Ms. Thomas-Graham, 40, dipped her toe in the prime-time-development waters with such long-form reports as Wall Street correspondent David Faber’s “The Big Lie” and “The Big Heist,” and with “Topic A With Tina Brown” specials that have picked up viewers and profile with each outing. CNBC had assumed control of its 8 p.m. show “Kudlow & Cramer” because it is more markets-driven, while the politics-meets-economic-policy nature of “Capital Report” at 9 p.m. makes it logical to keep NBC more closely involved.
Look for Ms. Thomas-Graham and her prime-time VP to focus on what they describe as smart and provocative personalities having smart and topical conversation, similar to “Topic A” and specials being developed for ad-agency owner and commentator Donny Deutsch, who has signed a development deal similar to Tina Brown’s. They’ll focus on the “nexus” of politics and economics, as on the well-connected “Capital Report.” And they’ll develop more documentary programs that showcase the talent on CNBC’s on-air daytime team.
Another member of the growing CNBC team is Cheryl Gould, whom Mr. Shapiro named the NBC News VP in charge of overseeing CNBC prime time and weekends in the summer of 2001 and who became VP of CNBC news a month ago with direct report to Ms. Thomas-Graham and a dotted line to Mr. Shapiro. Ms. Gould will look for brand-burnishing “event” programming such as the Sept. 25 debate on economic issues by the Democratic presidential candidates that was seen by 603,000 viewers live on CNBC. The network co-sponsored the event with The Wall Street Journal.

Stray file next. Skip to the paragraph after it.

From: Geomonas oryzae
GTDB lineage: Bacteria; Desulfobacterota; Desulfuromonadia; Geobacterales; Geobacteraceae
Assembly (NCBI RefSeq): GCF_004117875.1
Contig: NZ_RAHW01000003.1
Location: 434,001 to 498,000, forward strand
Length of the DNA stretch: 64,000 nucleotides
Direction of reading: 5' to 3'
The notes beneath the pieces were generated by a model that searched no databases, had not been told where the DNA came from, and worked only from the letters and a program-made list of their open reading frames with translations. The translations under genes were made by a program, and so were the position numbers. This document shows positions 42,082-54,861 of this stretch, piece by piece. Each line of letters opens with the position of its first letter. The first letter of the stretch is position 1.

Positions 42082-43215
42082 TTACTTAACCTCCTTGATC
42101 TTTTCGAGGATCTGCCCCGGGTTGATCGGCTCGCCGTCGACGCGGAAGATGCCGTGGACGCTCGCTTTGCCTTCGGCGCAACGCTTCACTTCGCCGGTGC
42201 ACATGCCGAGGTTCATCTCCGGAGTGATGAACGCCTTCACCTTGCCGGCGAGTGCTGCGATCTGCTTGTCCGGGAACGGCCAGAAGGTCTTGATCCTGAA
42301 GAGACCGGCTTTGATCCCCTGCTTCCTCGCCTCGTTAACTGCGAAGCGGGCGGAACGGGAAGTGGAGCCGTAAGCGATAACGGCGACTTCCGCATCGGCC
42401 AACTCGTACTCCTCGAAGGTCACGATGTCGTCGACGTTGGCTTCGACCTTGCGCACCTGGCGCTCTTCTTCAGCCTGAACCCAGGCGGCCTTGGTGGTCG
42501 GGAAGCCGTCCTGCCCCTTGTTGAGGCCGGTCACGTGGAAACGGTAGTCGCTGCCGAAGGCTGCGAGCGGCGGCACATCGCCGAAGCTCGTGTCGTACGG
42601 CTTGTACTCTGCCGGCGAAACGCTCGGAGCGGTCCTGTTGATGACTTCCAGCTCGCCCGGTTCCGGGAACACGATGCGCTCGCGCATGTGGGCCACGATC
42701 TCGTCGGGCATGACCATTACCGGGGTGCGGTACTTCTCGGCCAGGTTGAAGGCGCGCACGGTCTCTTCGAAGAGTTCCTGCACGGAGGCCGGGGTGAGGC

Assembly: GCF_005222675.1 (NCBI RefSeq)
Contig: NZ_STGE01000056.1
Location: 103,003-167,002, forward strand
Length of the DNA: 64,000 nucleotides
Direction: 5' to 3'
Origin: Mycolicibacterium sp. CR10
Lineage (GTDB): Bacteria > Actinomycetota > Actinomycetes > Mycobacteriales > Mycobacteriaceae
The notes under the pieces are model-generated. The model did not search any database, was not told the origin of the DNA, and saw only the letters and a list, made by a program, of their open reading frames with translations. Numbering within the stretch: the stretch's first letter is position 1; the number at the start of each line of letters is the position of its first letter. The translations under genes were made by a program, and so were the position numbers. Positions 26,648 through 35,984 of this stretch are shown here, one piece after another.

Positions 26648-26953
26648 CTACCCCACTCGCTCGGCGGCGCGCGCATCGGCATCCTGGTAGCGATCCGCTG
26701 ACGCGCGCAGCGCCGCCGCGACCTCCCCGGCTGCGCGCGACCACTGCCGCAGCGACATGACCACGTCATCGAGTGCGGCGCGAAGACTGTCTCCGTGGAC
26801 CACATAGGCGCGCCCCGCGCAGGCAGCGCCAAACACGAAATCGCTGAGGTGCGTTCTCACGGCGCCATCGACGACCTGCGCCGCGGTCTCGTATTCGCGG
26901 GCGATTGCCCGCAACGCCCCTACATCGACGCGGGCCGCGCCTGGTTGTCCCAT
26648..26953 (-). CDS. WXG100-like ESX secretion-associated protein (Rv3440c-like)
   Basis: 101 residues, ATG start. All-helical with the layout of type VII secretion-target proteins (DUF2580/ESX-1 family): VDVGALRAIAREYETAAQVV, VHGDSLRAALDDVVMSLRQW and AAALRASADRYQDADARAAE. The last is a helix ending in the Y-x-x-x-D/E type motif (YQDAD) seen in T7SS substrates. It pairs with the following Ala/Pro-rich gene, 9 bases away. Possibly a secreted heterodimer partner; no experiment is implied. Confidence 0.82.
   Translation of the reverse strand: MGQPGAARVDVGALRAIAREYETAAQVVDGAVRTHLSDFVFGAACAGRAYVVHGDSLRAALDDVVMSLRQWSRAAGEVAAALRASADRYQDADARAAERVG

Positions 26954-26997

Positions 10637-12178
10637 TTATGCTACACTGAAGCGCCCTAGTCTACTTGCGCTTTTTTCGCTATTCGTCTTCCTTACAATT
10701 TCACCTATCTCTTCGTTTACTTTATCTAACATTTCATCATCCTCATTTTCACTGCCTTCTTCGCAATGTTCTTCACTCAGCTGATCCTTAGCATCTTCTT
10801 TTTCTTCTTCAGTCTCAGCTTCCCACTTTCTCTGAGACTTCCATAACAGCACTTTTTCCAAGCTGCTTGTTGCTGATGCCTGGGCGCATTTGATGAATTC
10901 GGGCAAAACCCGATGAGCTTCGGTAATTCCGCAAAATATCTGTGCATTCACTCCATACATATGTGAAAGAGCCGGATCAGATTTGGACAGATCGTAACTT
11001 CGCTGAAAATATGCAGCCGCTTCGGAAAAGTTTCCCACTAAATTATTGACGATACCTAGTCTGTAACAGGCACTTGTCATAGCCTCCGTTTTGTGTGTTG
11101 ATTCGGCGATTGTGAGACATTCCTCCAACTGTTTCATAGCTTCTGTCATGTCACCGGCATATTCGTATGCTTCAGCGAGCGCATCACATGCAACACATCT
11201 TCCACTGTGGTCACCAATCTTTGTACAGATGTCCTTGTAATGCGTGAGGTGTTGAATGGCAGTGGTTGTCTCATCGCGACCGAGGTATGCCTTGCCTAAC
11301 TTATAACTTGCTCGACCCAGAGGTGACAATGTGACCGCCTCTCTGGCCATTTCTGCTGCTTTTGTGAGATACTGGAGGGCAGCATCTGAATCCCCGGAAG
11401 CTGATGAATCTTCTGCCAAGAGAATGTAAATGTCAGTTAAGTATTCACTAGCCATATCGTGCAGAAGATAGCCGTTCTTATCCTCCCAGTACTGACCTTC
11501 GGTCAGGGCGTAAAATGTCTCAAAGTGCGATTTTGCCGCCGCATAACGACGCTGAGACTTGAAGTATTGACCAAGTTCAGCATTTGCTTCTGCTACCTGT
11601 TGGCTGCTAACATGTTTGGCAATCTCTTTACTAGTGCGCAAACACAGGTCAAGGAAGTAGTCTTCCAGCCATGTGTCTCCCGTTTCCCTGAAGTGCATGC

“It’s been a priority of mine to proactively look for ways to work together with Dow Jones and specifically The Wall Street Journal. The debate is really the fruit of that effort,” said Ms. Thomas-Graham, who describes the content partnership as “very strong.”
Ms. Gould also is charged with looking for the CNBC angle on political stories and communicating with “The News With Brian Williams,” which moved to CNBC, where it is telecast at 7 p.m. and 10 p.m., when MSNBC took a turn for a rowdier and less-compatible prime-time lineup.
Whether there will be a “News With …” franchise after Mr. Williams succeeds Tom Brokaw following the November 2004 elections remains to be seen. Ms. Thomas-Graham clearly doesn’t see anything like that running on her channel.
“We’re thinking about how to make CNBC prime time cohesive with what we do at CNBC, but distinctive,” she said.
“We haven’t made any final decisions,” she added. “I’m just saying that we’re looking for distinctive programming as we continue to go forward.
“As we think about the kind of prime-time programming that will appeal to our upscale audience, we will cast a fairly wide net at the beginning,” she said. “We are looking for great ideas and provocative programming concepts, [but] nothing scripted.”
Ms. Thomas-Graham said CNBC’s new headquarters-a 350,000-square-foot testament to an era of tapeless production and the ability to do and have access to nearly everything it takes to keep CNBC ticking through the day through one’s desktop computer-is “a terrific statement about what the future of our programming can be.”
The structure, conceived by her predecessor and now CNBC International Chairman Bill Bolster, is said to have cost “under $140 million.”
“If you could see it, you’d know it’s worth every penny,” Ms. Thomas-Graham said.